AURORA, Colo. - The University of Colorado released thousands of documents regarding former graduate student James Holmes, the accused killer in the Aurora movie theater shooting.
KMGH-TV reported that the records release to them, and several other news organizations on Wednesday afternoon, contain as many as 5,000 emails that contain Holmes' name, including emails sent to and from the former neuroscience graduate student's two university email accounts.
In a letter to KMGH, an attorney for the university said the school had found 3,272 original emails regarding Holmes during a search of its email servers. The university is releasing 2,300 of those emails. CU is withholding the rest of the emails, saying they are protected from disclosure under various privacy and criminal justice records laws.
A separate search of Holmes' email accounts generated 2,700 emails and the university is releasing nearly 1,500 of those, saying the rest are protected from disclosure under privacy laws.
That would make a total of about 5,000 emails that were made public Wednesday, but there could be duplication of emails between those recovered from campus computer servers and Holmes' email accounts.
After Holmes allegedly opened fire into a packed theater on July 20 -- killing 12 people and injuring 58 others -- Arapahoe County District Court Judge William Sylvester issued a gag order restricting what law enforcement agencies and defense attorneys and other entities could say and what documents they could make public about the case.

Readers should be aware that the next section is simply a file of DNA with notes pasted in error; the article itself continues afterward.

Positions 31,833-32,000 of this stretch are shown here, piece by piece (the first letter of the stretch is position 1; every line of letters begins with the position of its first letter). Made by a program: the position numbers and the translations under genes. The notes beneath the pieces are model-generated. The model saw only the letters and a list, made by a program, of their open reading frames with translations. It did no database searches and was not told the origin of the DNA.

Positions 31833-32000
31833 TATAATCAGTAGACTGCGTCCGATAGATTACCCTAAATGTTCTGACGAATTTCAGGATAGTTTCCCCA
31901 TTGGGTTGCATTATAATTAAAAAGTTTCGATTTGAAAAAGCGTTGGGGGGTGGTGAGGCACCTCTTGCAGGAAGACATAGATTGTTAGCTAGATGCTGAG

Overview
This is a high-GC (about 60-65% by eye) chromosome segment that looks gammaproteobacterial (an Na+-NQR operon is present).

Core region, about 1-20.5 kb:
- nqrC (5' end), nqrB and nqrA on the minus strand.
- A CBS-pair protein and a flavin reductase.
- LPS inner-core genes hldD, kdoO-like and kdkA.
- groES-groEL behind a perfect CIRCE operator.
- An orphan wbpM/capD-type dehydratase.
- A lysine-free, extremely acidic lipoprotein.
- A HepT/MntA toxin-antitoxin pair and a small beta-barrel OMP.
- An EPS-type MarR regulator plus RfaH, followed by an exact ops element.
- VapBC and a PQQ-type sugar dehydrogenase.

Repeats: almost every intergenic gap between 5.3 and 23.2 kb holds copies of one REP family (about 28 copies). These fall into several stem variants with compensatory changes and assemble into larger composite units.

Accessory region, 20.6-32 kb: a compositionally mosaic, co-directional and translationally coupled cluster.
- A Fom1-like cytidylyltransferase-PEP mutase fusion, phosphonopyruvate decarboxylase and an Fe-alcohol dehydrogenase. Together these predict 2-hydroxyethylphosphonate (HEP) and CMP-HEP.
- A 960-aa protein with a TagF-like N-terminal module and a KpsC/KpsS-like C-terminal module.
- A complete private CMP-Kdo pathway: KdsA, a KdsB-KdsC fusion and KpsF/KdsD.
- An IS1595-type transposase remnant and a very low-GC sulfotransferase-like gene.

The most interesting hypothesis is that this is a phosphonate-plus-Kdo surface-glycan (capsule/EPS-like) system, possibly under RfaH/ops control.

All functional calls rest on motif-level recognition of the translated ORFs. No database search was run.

CU officials decided the gag order applied to the university because, at the time of the shooting, the 24-year-old Holmes attended the Anschutz Medical Campus in Aurora. Holmes was also a patient of CU psychiatrist Dr. Lynne Fenton, who reported to campus police she had concerns about Holmes six weeks before the shooting.
Last month, the judge ruled that the university could release documents it deems public under the Colorado Open Records Act.
CU said it is releasing the voluminous emails to KMGH and 11 other news organizations that filed open records requests at a total cost of $3,154. The university said the cost includes 117 hours of employee time to review -- and redact some information -- from the emails and the electronic sorting to produce the emails.
Each news organization will be charged $262.88 for its share of the cost.
Holmes graduated in 2006 from Westview High School in San Diego.